Guidance for Project Activities Involved with Delineation of Wellhead-Protection Areas and Aquifer Vulnerability


Subject:  Guidance for Project Activities Involved with Delineation 
          of Wellhead-Protection Areas and Aquifer Vulnerability

The purpose of this memorandum is to review appropriate limits of 
participation by the U.S. Geological Survey (USGS) in projects that 
support source-water assessments, which include delineation of protection 
zones around public-supply wells and delineation of aquifer vulnerability. 
This memorandum updates guidance provided in Water Resources Division 
Memorandum 89.26, which initially established guidance for these types of 

On occasion, agencies with regulatory responsibilities request USGS 
assistance in the determination of wellhead-protection areas,
determination of recharge areas, estimation of areas vulnerable to 
ground-water contamination, and other similar studies. The work and 
products from these studies may be controversial. They have the potential 
for being perceived as regulatory and may be viewed as being in 
competition with the private sector. The intent of this memorandum is to 
clarify the appropriate role of the USGS in undertaking these types of 
studies, emphasizing the importance of scientific standards and use of 
documented methodologies. This memorandum, however, should not be 
construed as any sort of discouragement of USGS involvement in providing 
the scientific information needed for ground-water protection programs. 
Statutes such as the Safe Drinking Water Act highlight the Nation's 
intention to protect the quality of ground-water resources. As the 
Nation's principal earth-science agency, it is imperative that the USGS 
provides the scientific information needed for such protection programs as 
personnel and resources allow.

The mission of the USGS is to provide geologic, biologic, topographic, and 
hydrologic information that contributes to the wise management of the 
Nation's natural resources and that promotes the safety and well-being of 
the public. Thus, providing hydrologic information, including the results 
of analytical and numerical modeling applications, to regulatory agencies 
charged with responsibilities for wellhead and ground-water protection is 
a proper function of USGS. There is a clear distinction, however, between 
studies to determine sources of water to wells and aquifers and studies to 
determine wellhead protection or source-water protection areas. 
Determination of sources of water to wells, the delineation of the 
associated areas contributing recharge to wells, or the delineation of 
recharge areas for an aquifer are based on scientific hydrologic analysis, 
while delineation of wellhead and source-water protection areas are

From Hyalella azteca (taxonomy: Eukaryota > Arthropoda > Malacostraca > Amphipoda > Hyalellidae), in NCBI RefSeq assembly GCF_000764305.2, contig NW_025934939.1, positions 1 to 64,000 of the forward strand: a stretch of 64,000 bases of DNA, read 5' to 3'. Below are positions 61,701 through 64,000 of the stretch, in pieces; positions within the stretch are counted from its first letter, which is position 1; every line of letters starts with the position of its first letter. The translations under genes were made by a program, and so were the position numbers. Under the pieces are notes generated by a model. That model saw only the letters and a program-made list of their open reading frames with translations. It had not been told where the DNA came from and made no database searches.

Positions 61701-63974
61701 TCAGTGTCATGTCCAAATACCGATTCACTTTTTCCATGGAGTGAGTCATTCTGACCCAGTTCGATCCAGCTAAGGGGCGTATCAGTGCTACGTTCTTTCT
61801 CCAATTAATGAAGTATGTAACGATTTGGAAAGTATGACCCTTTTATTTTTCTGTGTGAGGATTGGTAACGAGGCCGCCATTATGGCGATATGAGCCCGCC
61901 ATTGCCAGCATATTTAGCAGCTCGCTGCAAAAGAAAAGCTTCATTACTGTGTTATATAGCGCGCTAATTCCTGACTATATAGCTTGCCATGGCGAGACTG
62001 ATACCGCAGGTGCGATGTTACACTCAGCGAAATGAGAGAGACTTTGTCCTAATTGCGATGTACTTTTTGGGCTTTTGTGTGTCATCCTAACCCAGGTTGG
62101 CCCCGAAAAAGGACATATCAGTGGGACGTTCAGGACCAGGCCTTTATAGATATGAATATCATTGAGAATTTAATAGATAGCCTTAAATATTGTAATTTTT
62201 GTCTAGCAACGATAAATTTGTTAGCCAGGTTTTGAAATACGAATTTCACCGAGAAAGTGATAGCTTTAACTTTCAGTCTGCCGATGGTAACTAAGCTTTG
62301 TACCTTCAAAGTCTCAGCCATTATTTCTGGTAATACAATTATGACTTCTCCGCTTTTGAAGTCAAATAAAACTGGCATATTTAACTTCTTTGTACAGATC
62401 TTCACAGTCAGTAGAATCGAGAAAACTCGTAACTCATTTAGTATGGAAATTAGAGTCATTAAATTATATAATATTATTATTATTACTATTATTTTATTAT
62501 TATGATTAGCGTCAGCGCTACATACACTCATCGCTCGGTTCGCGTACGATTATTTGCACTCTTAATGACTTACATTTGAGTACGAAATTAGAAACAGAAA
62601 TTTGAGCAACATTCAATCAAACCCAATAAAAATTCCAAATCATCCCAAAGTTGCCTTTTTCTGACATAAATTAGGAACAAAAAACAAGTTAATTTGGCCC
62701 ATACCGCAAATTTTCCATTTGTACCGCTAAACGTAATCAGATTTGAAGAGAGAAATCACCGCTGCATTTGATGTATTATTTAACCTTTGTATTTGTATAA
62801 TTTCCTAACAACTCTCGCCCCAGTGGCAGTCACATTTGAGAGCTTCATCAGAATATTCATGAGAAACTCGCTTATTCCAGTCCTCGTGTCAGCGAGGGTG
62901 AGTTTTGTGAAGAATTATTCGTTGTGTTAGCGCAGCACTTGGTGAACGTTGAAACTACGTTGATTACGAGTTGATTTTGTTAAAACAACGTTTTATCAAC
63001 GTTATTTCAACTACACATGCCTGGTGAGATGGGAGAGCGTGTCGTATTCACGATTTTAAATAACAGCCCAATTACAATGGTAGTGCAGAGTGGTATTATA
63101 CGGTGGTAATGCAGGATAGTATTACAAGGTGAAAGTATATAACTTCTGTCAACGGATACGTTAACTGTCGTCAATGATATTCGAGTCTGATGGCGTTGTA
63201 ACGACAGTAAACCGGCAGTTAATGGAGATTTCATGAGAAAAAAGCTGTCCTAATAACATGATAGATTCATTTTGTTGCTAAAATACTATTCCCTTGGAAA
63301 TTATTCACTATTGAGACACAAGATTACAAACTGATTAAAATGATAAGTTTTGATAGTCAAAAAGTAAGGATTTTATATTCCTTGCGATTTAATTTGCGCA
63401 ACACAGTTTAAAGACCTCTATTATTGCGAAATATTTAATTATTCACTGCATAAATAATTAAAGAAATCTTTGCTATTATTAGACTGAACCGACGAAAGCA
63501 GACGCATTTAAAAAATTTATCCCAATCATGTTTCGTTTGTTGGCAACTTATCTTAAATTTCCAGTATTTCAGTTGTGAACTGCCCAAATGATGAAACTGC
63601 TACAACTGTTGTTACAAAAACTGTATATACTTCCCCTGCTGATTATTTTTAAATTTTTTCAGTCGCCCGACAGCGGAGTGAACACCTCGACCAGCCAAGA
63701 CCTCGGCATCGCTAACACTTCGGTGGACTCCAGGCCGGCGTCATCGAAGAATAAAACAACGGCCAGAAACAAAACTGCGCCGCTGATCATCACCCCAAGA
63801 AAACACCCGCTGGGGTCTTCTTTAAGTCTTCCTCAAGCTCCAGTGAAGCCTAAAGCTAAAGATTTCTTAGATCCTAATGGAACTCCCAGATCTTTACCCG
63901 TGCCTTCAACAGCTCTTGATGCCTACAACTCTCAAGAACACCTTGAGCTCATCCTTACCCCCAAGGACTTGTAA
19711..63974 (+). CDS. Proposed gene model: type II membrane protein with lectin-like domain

legal/regulatory functions that reflect political and sociological 
considerations. USGS studies must, therefore, emphasize the scientific 
analyses and leave the responsibility for designation of an area for 
wellhead or source-water protection with the appropriate regulatory 

The scope of USGS studies should include only objective scientifically 
based hydrologic and geochemical analyses. Studies on the source of water 
to wells and aquifers should include the best possible analysis of the 
flow system and provide technical information, such as aquifer properties, 
gradients, flow rates, delineations of recharge and contributing areas, 
and calculations relative to characteristics of the flow system. Studies 
on the occurrence of contaminants or the potential for contaminants to 
occur in an aquifer (ground-water vulnerability studies) should also be 
supported by field data, such as concentrations of constituents or age 
dates based on environmental tracers in addition to information on the 
flow system. Indexes of ground-water vulnerability based solely on the 
combination of arbitrarily weighted physical attributes (such as, geology, 
soils, depth to water) should be avoided because the method is subjective 
and virtually unverifiable. 

Reports describing the results of these studies should include: (1) a 
clearly defined description of the objectives of the report; (2) a 
justification of the hydrologic techniques that were applied; (3) 
assumptions inherent in the techniques; (4) a detailed assessment of the 
methodology used in the hydrologic analysis; and (5) a complete and frank 
discussion of the limitations and uncertainty of the methods, data, and 
results. Similar guidelines have long been in effect for USGS reports 
containing aquifer-test analyses and the application of numerical modeling 
techniques. By following these guidelines, personnel working on wellhead 
protection and similar-type studies will focus on the hydrologic analyses, 
and will provide the appropriate level of documentation required for 
Director's approval of their reports.

In summary, there is a role for USGS in studies involving wellhead 
protection, ground-water vulnerability, and identification of aquifer 
recharge areas. Care must be taken to ensure that our work includes only 
the objective scientific analysis and does not include subjective results 
based on regulatory considerations. Reports describing the results of 
wellhead protection and similar-type studies should include a 
justification of the technique and a discussion of the assumptions, 
methodology, and limitations of the analyses.

        William M. Alley
        Chief, Office of Ground Water

Distribution:   A, B, S, FO, PO
                Regional Ground-Water Specialists, NR, SR, CR, WR

This memorandum supersedes Water Resources Division Memorandum No. 89.26.